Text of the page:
I hoped for 100 people. The dream was 200. As I write these words, I’m nine people short of 800 members. Granted, Taylor Swift draws those kind of numbers for breakfast. But for a nobody from nowhere talking about music most people have never heard of or care about, that’s not too shabby! Naturally, I’ve begun to wonder if I can hit 1,000. And while I don’t think it will happen overnight, I DO think it’s possible. It’s nothing a little “word of mouth” advertising (and a little more recruiting) won’t fix. But even if I don’t make that magic number, so what? I’m happy to work with what I have.
Posts about bands that barely merited the time of day on my regular timeline now generate stimulating conversations. Some more than others, to be sure. But I’m finding people who actually joined are much more engaged than those who are essentially solicited at random. An obvious statement, to be sure. But seeing the phenomenon in motion is still a sight to see. Being thanked for opening someone’s ears to a new band is always a nice kick in the ego. And being introduced to someone unfamiliar is also quite a joy. And there’s no real surprise to my posts, where subject matter is concerned. The message is clear: “It’s a self-indulgent page about music. So if you see something coming from this group, you know what it’s gonna be.”
I’m still a few steps from being happy with social media, but at least I’m headed back in the right direction.
The plan is to use these interweb powers for good. Live videos, chat rooms, podcasts, video reviews … lots of things are in the works. And they all depend on social media to drive them forward. Go figure.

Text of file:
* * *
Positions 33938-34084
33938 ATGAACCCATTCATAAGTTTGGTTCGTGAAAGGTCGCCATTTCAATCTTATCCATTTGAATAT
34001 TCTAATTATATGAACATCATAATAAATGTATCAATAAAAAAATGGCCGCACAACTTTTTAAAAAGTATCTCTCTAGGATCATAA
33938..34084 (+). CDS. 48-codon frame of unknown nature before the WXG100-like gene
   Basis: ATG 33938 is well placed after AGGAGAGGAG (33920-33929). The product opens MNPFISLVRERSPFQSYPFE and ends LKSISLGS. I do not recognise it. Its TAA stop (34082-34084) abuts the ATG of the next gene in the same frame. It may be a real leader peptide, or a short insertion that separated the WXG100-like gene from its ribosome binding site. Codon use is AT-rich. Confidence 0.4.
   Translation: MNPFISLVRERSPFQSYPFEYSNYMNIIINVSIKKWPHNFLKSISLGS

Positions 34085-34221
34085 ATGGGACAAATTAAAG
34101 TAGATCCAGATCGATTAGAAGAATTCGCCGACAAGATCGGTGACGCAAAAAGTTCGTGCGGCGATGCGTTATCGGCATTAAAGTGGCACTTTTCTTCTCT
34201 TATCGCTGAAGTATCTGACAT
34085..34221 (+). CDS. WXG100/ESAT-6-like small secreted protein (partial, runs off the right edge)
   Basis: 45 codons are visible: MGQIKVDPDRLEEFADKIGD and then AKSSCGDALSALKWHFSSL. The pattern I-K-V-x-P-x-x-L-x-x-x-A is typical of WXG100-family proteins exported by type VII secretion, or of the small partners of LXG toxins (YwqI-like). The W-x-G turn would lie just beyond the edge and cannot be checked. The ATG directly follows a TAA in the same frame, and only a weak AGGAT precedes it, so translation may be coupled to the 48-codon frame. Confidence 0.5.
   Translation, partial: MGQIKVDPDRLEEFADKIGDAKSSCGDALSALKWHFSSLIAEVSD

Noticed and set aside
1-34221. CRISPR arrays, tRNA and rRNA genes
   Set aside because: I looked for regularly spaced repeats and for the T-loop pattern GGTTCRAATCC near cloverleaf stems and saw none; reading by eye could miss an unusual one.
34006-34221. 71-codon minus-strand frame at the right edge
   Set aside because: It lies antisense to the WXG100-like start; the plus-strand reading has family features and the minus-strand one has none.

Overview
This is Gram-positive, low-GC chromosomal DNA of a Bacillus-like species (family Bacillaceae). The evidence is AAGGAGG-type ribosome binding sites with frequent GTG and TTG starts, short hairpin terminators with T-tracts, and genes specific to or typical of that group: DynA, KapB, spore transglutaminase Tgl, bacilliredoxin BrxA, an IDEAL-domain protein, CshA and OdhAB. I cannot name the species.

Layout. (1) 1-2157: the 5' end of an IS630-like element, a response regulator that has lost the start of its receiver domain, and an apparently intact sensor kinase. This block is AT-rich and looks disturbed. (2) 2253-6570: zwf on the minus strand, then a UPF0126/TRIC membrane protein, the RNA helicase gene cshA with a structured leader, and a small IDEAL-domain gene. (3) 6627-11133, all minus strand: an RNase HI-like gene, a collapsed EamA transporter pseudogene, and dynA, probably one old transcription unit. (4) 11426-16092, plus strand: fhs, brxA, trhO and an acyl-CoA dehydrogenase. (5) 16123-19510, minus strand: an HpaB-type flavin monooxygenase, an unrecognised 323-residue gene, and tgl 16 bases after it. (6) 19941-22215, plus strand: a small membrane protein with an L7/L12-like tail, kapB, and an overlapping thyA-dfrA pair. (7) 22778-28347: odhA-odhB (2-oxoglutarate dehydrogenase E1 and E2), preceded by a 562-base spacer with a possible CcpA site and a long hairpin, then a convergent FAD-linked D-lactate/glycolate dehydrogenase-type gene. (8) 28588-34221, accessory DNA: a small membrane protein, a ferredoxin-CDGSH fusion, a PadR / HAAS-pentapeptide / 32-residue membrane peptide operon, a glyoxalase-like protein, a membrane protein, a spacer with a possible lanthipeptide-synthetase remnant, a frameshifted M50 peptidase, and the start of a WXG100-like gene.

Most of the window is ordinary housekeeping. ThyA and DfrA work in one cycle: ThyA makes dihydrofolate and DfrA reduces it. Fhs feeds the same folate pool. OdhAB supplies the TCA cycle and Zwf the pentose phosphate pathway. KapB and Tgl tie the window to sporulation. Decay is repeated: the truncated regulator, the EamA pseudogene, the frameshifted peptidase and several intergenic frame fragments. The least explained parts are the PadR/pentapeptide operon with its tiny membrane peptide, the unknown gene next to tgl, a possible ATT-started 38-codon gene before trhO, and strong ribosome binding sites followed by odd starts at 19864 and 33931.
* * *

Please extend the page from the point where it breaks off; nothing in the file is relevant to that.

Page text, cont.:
There’s lots to do, and I’m actually very excited about it. If you’re a part of the Facebook nation, feel free to go to the “Groups” section and look up CirdecSongs. I’ll see you there. Otherwise, stay tuned here for future announcements about activities on other platforms.
How on earth did I wind up HERE? It would appear that I’ve found a way to make social media work for me, after all.
You can follow me on Facebook, Twitter, and Instagram (cirdecsongs) My book, I Can’t Be the Only One Hearing This: A Lifetime of Music Through Eclectic Ears, is available from Amazon, Barnes and Noble, and other fine book dealers. I’m currently working on my next book, The Wizard of WOO: The Life and Music of Bernie Worrell
Would you like to have your album reviewed? Contact me at firstname.lastname@example.org
Social media certainly are a double-edged sword. They can easily turn into echo chambers, which can be quite dangerous. Undoubtedly, they exacerbate many problems this country has. But, as you said, it also very much depends on how you use these platforms and for what.
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I have no problem with social media. It’s the advertisements I can’t stand. So, no, I will not be re-opening my deleted Facebook account. Sorry.
There are alternative online communities, of course. I use Hubzilla. But there’s nothing else with the reach of Facebook so, for promoting the Cirdecsongs empire it’s a case of Hobson’s choice, I’m afraid.
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You’re already here. It’s all good.